I woke up this morning and remembered something: today is the National Day of France, which is also called Bastille Day. This day is always celebrated in my home country. Our culture is closely related to the French culture – so close that we are members of the International Organization of the Francophonie. I am really glad I remembered about Bastille Day. Better mark the occasion later in the day than not mark it at all!
In honor of Bastille Day, I decided to make a French-inspired lunch: a stuffed croissant.
I have yet to master the art of making croissants from scratch, and I was also missing several other ingredients, so I knew I had to go out and do a little bit of shopping. I went to a local store which sells a great variety of local and international products, and I was hopeful I would be able to get all of the ingredients for my croissant from this place. Sadly, they did not sell French sausage (“saucisson sec”). I wanted to go to other stores, but my time for shopping was very limited. In the end, I decided to use hard salami instead of saucisson sec for my “almost” French lunch. On a positive note, I was pleased I found Camembert, since this would have been much harder to substitute.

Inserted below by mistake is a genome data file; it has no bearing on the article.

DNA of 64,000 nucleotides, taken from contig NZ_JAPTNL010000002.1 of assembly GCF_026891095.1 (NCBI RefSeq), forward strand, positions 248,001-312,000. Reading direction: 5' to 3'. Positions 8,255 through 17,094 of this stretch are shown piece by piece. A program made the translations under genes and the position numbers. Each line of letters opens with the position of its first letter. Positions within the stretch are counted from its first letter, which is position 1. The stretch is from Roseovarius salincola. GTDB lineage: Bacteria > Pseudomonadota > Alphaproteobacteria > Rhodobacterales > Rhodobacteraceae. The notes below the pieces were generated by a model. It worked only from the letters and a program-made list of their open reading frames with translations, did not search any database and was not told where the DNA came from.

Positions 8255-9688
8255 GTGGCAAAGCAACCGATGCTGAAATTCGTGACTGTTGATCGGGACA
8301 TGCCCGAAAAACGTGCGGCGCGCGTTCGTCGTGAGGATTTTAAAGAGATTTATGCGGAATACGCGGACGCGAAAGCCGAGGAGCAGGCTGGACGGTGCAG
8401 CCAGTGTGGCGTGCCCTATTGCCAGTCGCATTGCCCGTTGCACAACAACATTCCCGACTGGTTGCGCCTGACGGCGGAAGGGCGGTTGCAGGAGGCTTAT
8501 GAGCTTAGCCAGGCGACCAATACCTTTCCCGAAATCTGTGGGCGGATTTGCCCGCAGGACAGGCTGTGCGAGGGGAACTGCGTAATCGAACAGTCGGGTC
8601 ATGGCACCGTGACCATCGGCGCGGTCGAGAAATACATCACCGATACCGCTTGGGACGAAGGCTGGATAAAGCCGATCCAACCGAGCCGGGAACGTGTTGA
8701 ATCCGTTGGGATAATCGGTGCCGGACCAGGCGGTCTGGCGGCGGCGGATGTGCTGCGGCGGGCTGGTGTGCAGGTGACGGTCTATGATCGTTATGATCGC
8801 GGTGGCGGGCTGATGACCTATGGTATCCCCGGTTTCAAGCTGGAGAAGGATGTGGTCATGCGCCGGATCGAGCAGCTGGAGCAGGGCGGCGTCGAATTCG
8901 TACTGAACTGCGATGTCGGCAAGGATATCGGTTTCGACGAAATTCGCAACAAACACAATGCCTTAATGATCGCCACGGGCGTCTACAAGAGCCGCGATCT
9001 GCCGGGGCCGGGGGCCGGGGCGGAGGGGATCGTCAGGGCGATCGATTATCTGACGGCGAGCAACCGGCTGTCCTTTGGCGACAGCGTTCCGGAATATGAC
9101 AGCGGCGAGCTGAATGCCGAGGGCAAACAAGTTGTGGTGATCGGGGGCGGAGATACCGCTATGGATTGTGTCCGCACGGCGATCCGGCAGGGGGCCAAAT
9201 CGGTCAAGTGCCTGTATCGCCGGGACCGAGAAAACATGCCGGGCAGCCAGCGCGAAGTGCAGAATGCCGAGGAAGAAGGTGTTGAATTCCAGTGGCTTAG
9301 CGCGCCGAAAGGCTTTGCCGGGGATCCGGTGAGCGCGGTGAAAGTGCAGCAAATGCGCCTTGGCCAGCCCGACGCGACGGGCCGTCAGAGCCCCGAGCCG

I came home hungry and exhausted due to the heat and the humidity outside. Thankfully, the croissant took minutes to put together, and I ate it for lunch – a very early lunch indeed 🙂
1 big croissant
4oz wheel of Camembert
2-4 slices hard salami (I ended up using only 2 slices, which I cut in half)
4 spinach leaves
2-3 small tomatoes, preferably of various colors
2 tsp French mustard (optional)
Cut the croissant in half lengthwise. Place the spinach leaves on the bottom half of the croissant. Slice the Camembert as thinly as you can – it will be tricky! – and distribute a few of the slices (I used 4) evenly on top of the spinach. Add the hard salami, then add another layer of sliced Camembert.
Put the loaded bottom of the croissant in the microwave for about 40 seconds, or until the cheese is hot and bubbly. Slice the tomatoes and place slices of various colors on top of the melted cheese. If you have any Camembert left, put it on the other half of the croissant and let it melt in the microwave for about 20 seconds.
Take this half of the croissant out of the microwave – careful, it may be hot! – and put it on top of the loaded bottom of the croissant.
You can serve the croissant with French mustard on the side. Alternatively, use extra slices of tomatoes.
The combination of buttery croissant and melted cheese is certainly decadent. Thankfully, the tomatoes and the mustard (if used) cut through the richness of this dish and make it both multi-flavorful and less heavy than it would otherwise be. Pair this croissant with a fine bottle of French wine, and your French at-home light lunch experience will definitely be a memorable one.